If the language is newer then I tend to repeat lessons many times. The more familiar I get with it, the less frequently I repeat content.
My spreadsheet tells me I’m a little over 70 hours into Russian (some on LingQ, some before I found LingQ–Duolingo, grammar workbook, teach yourself book), and I need to repeat lessons sometimes dozens of times to get the gist of them through listening. It is (slowly) getting easier. Being able to retrieve what I’ve read or heard takes many more repetitions, though I don’t always take it that far. Like most people here I think a large amount of input is generally the way to go…once you’ve gotten to the point the basic sounds and words start to stick a little bit in your head. This can take a long time (Russian, Georgian), a moderate amount of time (Arabic, Irish), or it can happen right away or very quickly (Portuguese, Danish). Portuguese for example I’ve only studied a little over 26 hours, but the words stick very easily and I don’t need to repeat lessons much.
After I feel that I can start to remember at least a little of the lesson, then I reduce the amount of repetition and move on to new material sooner. At some vague point later I mostly stop repeating and move on when I’ve understood a majority of the lesson. This is where I’m at in French and Norwegian and the words just start piling up with little effort while reading. Listening still requires some repetition sometimes, but I sense that its not too far off where I won’t need much repetition there either.
Edit: Reflections on my Arabic experience.
Arabic is usually considered very difficult in general to learn and pronounce. Many years ago, I took a full year of the language in college. We spent most of the first month working on pronunciation. Because of that effort, the pronunciation doesn’t feel difficult, even with 15 years of completely ignoring the language. Since the sounds are familiar, new words tend to stick with only a moderate amount of repetition.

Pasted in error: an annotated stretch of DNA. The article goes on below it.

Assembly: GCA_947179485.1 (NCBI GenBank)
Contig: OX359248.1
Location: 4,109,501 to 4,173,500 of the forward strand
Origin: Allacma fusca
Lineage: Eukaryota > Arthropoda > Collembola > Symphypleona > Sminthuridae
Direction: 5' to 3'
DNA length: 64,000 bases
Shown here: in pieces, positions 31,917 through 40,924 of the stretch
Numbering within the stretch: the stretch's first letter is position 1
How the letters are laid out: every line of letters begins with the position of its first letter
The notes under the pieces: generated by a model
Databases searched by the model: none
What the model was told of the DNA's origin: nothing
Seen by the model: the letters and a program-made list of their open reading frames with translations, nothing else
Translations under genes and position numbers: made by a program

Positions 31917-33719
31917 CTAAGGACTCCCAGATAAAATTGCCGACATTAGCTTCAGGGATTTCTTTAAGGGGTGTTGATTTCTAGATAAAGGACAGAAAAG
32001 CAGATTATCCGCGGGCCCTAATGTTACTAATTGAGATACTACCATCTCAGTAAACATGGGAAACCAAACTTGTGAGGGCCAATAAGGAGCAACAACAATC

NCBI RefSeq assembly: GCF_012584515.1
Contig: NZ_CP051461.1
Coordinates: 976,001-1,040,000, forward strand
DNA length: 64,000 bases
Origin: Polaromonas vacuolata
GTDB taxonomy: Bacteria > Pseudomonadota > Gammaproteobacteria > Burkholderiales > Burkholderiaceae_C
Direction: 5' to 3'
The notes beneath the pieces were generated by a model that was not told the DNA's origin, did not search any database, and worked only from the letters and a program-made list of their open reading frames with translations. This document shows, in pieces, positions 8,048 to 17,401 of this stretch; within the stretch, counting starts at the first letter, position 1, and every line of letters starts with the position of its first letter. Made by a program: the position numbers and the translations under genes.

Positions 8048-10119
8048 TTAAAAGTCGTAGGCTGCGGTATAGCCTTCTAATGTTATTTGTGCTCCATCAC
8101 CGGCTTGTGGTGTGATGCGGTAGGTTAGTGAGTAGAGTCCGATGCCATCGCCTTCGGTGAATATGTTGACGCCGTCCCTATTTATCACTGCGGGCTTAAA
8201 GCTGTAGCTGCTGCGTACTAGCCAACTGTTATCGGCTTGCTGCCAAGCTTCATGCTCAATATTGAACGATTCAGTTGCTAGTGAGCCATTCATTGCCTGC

Contrast this with Russian or Georgian. Most of the individual sounds in Russian are not difficult, but the combinations are. Georgian has both difficult individual sounds and sound combinations. In both of these languages it is very hard to remember words, even after repeating them many, many times.
The lesson I think is this: If the sounds (letters and combinations of letters) are familiar, the brain seems to remember words and phrases that use them easier than if the sounds are unfamiliar (I guess that’s obvious). Until the sounds are familiar, more energy is spent on trying to decipher the individual sounds and there is little leftover for connecting the sound patterns to meaning patterns. So more time must be spent on repetition early on. This is why I think its a good idea in the beginning to focus on pronunciation issues. Not for speaking necessarily, but to sooner reach the stage where input becomes optimal.